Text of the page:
With the passage of Proposition 2 this month, Alaska joins Colorado, Washington, Oregon and the District of Columbia in legalizing marijuana. While the state figures out how to regulate marijuana commerce, several federal laws sit as roadblocks to the business of cannabis.
Alaskans who hope to operate marijuana businesses will have to defy U.S. drug law, of course. But they’ll also face other federal rules they’re likely to find severely inconvenient and perhaps crippling to their enterprise.
One problem is a bit of tax code called 280E. This provision, enacted in the 1980s, prevents narco-traffickers from deducting business expenses, and the IRS enforces it against state-licensed pot businesses, too. Taylor West, deputy director of the Denver-based National Cannabis Industry Association, says it means marijuana businesses can’t deduct costs like rent and payroll when they file their tax returns.
“What that results in is businesses paying an effective tax rate or somewhere around 70-75 even 80 percent on their net profit,” she said.
It’s crushing to small businesses, West says, even though a few legitimate deductions remain.
“So oddly enough,” she said, “one of the things that a cannabis dispensary, for instance, can deduct is the cost of buying the marijuana.”
Another big impediment for pot entrepreneurs is the banking rules. Banks typically refuse to allow marijuana businesses to open accounts, out of fear that they’ll be implicated in money laundering or other federal crimes. West says some members of her industry trade association have found ways around it.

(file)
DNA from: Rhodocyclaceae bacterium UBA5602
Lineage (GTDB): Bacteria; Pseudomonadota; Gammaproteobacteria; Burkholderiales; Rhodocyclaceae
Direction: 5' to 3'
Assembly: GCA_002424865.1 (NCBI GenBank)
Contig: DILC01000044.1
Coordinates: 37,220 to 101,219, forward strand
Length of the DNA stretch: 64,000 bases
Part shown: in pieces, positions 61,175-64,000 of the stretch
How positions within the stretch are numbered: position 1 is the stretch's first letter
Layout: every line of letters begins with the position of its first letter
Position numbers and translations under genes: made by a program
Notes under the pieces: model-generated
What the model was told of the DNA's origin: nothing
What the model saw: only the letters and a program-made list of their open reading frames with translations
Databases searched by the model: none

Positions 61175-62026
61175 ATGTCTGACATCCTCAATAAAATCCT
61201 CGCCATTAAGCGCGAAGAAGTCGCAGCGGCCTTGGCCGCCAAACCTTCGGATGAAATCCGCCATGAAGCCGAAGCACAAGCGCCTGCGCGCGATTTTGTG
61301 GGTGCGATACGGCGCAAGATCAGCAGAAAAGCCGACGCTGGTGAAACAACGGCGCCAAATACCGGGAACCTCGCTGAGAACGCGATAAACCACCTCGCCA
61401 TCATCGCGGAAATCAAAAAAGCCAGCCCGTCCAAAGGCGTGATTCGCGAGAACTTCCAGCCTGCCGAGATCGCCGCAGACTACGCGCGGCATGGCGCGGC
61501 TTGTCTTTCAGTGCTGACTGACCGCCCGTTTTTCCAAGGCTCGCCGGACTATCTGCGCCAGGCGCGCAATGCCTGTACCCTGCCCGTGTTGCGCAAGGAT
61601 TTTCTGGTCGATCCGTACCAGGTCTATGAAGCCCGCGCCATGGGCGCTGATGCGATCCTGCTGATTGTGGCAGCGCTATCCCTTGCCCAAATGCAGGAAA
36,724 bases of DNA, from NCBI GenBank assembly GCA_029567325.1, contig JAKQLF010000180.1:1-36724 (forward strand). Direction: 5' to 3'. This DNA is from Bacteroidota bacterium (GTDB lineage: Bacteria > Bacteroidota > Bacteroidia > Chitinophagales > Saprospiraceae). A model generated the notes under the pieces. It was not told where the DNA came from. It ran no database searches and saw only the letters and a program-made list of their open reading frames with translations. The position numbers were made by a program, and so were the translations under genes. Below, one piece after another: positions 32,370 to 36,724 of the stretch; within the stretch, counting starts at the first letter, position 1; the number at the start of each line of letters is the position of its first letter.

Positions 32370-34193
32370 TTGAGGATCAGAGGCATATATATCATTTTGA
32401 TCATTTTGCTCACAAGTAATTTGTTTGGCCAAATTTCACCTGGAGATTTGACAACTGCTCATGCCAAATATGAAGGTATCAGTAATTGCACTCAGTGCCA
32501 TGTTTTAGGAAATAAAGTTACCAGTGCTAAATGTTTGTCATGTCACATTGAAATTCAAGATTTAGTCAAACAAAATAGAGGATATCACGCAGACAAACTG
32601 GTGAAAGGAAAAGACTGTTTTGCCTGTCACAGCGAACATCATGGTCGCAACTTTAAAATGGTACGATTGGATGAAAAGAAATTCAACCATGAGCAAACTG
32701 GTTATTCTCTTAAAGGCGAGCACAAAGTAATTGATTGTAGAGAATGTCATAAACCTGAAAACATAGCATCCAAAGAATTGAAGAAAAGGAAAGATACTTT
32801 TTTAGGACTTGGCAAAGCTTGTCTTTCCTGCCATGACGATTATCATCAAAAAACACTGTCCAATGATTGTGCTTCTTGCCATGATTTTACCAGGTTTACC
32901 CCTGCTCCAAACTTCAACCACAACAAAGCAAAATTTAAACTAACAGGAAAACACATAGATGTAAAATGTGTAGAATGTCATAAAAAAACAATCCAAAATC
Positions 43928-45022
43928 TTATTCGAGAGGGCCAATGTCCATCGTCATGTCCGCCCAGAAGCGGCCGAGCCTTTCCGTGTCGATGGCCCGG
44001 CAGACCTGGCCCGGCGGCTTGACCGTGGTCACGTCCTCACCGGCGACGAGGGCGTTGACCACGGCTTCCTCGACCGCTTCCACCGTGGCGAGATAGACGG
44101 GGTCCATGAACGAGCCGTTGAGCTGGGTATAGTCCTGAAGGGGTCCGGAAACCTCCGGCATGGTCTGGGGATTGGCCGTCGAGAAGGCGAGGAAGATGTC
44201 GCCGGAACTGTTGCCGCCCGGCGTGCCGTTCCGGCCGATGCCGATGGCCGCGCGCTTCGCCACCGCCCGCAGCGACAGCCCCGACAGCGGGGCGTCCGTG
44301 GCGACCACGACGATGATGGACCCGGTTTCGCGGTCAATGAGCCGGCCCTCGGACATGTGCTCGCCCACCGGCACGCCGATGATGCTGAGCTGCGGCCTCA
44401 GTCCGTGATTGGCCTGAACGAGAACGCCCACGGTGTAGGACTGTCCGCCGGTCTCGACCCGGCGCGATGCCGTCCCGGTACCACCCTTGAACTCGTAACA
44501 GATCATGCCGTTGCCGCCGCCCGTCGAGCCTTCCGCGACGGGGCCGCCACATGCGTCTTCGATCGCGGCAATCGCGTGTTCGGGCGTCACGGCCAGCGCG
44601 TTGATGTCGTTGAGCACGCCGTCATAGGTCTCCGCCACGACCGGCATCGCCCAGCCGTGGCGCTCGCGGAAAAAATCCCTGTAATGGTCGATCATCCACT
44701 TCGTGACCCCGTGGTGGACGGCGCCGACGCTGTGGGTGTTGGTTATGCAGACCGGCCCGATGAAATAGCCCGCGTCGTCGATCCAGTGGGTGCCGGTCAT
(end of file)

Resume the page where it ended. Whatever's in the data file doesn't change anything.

“But the majority at this point are still having to operate entirely in cash, without the benefit of any sort of safety or accounting ease that comes from having a checking account,” she said.
Earl Blumenauer, a congressman from Oregon says, regardless of how you feel about legalizing marijuana, it’s not a good idea to force these businesses out of the banking system.
“Restricting them from having bank accounts, is absolutely insane, unfair and unwise if you care about money laundering, tax evasion or just theft,” he said at a press conference last week at the Capitol.
Blumenauer, who represents part of Portland and its eastern suburbs, is pressing for a raft of bills that would ease federal restrictions on marijuana, but the most pressing are the tax code and the banking rules.
“We need congress to act on two serious problems, not just for those states that have legalized adult use but for 23 states and counting that have legalized medical marijuana,” he said.
Blumenauer says a coalition of about 180 House Democrats and 50 Republicans supports liberalizing federal marijuana law. One of the visible Republicans is Congressman Dana Rohrabacher of California.
“My message to my fellow Republicans is ‘Wake up and see where the American people are,’” Rohrabacher said.
Rohrabacher, from conservative Orange County, says Republicans should join him to support principles like personal liberty and limited government, or just raw politics.
Alaska Congressman Don Young is already on board. He co-sponsored a Rohrabacher bill to block federal prosecution of people who buy or sell marijuana in compliance with state laws. Spokesman Matt Shuckerow says Young supports a state’s right to determine the nature of criminal activity within its borders. But one of the biggest impediments to marijuana commerce may be congressional indifference. The leaders of both parties, in the House and the Senate, haven’t made federal marijuana reform a big priority.